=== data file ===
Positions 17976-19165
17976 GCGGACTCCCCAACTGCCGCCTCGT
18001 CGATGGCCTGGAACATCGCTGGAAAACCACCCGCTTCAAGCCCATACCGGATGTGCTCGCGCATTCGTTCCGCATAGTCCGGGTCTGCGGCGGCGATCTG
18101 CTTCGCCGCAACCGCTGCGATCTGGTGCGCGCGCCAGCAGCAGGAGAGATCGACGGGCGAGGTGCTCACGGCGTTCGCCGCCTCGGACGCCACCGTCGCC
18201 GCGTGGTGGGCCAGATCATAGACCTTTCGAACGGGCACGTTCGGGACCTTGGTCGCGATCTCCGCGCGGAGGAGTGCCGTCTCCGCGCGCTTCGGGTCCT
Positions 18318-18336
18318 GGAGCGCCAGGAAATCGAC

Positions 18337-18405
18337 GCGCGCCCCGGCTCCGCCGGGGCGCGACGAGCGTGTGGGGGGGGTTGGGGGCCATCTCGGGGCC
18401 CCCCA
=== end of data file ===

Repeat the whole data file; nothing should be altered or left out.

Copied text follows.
Positions 17976-19165
17976 GCGGACTCCCCAACTGCCGCCTCGT
18001 CGATGGCCTGGAACATCGCTGGAAAACCACCCGCTTCAAGCCCATACCGGATGTGCTCGCGCATTCGTTCCGCATAGTCCGGGTCTGCGGCGGCGATCTG
18101 CTTCGCCGCAACCGCTGCGATCTGGTGCGCGCGCCAGCAGCAGGAGAGATCGACGGGCGAGGTGCTCACGGCGTTCGCCGCCTCGGACGCCACCGTCGCC
18201 GCGTGGTGGGCCAGATCATAGACCTTTCGAACGGGCACGTTCGGGACCTTGGTCGCGATCTCCGCGCGGAGGAGTGCCGTCTCCGCGCGCTTCGGGTCCT
Positions 18318-18336
18318 GGAGCGCCAGGAAATCGAC

Positions 18337-18405
18337 GCGCGCCCCGGCTCCGCCGGGGCGCGACGAGCGTGTGGGGGGGGTTGGGGGCCATCTCGGGGCC
18401 CCCCA